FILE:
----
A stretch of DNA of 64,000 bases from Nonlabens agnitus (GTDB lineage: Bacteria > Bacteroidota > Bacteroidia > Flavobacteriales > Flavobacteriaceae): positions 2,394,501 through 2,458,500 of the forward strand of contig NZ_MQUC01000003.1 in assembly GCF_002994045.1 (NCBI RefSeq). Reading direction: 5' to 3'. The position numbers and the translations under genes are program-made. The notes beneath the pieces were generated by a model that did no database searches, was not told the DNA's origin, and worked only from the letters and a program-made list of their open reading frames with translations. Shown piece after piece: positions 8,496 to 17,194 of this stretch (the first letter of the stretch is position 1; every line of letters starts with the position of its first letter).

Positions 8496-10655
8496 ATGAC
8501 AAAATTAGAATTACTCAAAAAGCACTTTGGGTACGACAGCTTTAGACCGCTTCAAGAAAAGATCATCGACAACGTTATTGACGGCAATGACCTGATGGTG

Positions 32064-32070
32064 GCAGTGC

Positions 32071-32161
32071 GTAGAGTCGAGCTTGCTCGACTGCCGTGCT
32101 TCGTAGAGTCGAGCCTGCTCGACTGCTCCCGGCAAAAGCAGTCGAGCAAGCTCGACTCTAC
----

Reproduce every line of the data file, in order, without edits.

A stretch of DNA of 64,000 bases from Nonlabens agnitus (GTDB lineage: Bacteria > Bacteroidota > Bacteroidia > Flavobacteriales > Flavobacteriaceae): positions 2,394,501 through 2,458,500 of the forward strand of contig NZ_MQUC01000003.1 in assembly GCF_002994045.1 (NCBI RefSeq). Reading direction: 5' to 3'. The position numbers and the translations under genes are program-made. The notes beneath the pieces were generated by a model that did no database searches, was not told the DNA's origin, and worked only from the letters and a program-made list of their open reading frames with translations. Shown piece after piece: positions 8,496 to 17,194 of this stretch (the first letter of the stretch is position 1; every line of letters starts with the position of its first letter).

Positions 8496-10655
8496 ATGAC
8501 AAAATTAGAATTACTCAAAAAGCACTTTGGGTACGACAGCTTTAGACCGCTTCAAGAAAAGATCATCGACAACGTTATTGACGGCAATGACCTGATGGTG

Positions 32064-32070
32064 GCAGTGC

Positions 32071-32161
32071 GTAGAGTCGAGCTTGCTCGACTGCCGTGCT
32101 TCGTAGAGTCGAGCCTGCTCGACTGCTCCCGGCAAAAGCAGTCGAGCAAGCTCGACTCTAC